My Book Haul

A Place for My Books and Thoughts

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October 20, 2014 in Reading

This week, I am going to be finishing The Silkworm by Robert Galbraith/J.K. Rowling. It is my goal to finish it by Wednesday so I can finally turn it in. It’s been overdue but I don’t want to wait on the list any longer than I already have, so I’m keeping it an extra two days so I can finish it!

Next, I will be continuing reading Unbroken by Laura Hillenbrand, and The Girls of Atomic City by Denise Kiernan. Both of these are about WWII, but both deal with it differently. Both are nonfiction, with Kiernan’s book being about a group of women who worked in manufacturing secret cities that worked solely on creating the atomic bomb, and Hillenbrand’s book being about Louis Zamperini, a young man who was a runner in the Berlin Olympics before WWII and his story of becoming an airman when the US became involved in the war. They both have been taking me longer than expected because they both seem dense in facts that need to be absorbed rather than just glanced over. 

Those are the three books I will be continuing reading this week, but hopefully I’ll finish all three!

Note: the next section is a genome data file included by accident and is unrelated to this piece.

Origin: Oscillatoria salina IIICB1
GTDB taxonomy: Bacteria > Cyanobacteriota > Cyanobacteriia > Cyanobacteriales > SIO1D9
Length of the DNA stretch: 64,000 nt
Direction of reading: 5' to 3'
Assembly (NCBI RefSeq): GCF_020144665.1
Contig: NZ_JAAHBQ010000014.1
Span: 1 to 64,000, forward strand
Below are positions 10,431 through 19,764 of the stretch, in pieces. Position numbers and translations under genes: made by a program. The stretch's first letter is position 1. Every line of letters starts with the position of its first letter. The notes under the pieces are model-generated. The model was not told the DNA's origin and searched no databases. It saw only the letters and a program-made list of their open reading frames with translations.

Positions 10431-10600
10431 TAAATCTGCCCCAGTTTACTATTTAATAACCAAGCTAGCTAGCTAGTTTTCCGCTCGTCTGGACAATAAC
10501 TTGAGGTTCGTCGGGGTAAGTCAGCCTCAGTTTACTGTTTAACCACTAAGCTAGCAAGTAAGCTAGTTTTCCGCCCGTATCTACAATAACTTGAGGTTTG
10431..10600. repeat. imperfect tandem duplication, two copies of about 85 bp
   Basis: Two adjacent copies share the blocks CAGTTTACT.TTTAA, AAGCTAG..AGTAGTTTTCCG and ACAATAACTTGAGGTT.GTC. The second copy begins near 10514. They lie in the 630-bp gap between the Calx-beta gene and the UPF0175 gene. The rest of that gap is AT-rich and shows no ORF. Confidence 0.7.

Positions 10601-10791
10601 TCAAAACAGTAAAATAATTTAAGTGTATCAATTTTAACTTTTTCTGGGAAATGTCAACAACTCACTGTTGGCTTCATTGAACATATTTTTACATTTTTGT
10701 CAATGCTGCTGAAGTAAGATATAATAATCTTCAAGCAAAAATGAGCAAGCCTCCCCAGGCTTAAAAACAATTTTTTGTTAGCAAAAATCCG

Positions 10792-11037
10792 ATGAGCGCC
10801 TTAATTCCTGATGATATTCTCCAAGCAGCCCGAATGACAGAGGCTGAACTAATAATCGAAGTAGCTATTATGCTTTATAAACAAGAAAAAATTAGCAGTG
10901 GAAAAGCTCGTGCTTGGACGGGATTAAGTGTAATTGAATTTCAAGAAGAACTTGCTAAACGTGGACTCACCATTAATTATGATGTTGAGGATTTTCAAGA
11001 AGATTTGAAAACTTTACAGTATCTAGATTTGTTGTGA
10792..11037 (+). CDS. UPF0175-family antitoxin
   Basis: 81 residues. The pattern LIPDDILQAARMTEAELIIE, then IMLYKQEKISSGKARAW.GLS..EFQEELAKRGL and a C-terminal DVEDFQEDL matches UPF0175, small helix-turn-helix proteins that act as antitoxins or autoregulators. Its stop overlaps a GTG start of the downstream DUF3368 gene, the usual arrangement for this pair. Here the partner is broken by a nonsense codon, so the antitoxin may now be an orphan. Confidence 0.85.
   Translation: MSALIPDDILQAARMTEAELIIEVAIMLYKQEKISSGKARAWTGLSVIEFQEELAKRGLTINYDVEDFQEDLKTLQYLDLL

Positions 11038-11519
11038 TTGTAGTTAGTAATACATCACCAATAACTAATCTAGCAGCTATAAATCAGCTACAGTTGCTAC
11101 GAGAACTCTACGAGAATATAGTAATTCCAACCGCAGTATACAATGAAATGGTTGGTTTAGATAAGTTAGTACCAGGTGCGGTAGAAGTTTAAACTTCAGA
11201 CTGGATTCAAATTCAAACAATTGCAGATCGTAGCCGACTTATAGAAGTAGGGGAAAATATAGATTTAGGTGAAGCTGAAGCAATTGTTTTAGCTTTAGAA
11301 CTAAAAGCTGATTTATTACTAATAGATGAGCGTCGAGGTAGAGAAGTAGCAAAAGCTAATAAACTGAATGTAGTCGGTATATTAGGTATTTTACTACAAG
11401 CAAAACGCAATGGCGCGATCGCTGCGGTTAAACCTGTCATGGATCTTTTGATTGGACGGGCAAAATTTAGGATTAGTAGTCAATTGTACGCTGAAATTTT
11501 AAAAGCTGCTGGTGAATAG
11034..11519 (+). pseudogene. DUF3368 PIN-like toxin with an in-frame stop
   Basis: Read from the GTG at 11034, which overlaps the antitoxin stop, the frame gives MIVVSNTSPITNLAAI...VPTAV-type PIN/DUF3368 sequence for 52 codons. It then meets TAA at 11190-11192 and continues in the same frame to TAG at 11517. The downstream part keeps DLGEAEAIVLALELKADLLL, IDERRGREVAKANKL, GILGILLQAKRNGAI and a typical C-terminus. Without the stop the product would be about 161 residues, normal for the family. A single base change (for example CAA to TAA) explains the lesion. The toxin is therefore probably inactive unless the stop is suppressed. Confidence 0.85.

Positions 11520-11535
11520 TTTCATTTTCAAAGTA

What are you guys reading this week?

Filed under The Silkworm Robert Galbraith JK Rowling J.K. Rowling Unbroken Laura Hillenbrand The Girls of Atomic City Denise Kiernan WWII WWII nonfiction nonfiction thriller detective thriller crime atomic bomb Louis Zamperini

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The Rules of Attraction by Bret Easton Ellis
Book Review
Like many of Bret Easton Ellis’ work, this book involves a lot of sex, drugs, music references, affluent college kids, and death. 
The Rules of Attraction begins midsentence, in the middle of a story about the night a girl lost her virginity, which is a great introduction to Ellis’s writing style of long comma filled, converstation-like sentences. The novel follows a group of college students as they go through their fall semester at a liberal arts college in New England in the 1980s, which involves skipping classes, sleeping with one another, getting drunk and high at all times of the day. The story is also told through various perspectives of the characters, most of which are of the same scene. 
We have three main characters, with contribution from other side characters. Sean is a drug-loving, promiscuous, potentially bisexual, twenty-one-year-old from a rich family; Lauren is a promiscuous artist who is passing her time with various boys while pining for a boyfriend who left to Europe; and Paul is bisexual, having dated Lauren before the book takes places and currently hooking up with Sean. 
A lot of the events that take place in the book are open to the reader’s interpretation of the text and also which character the reader likes best. Whoever one places their trust in effectively decides which chain of events one believes actually happened. I love how Ellis is able to show how conversations and events tend to change depending on who one talks to in real life, especially with the drug and alcohol fueled lives of college students.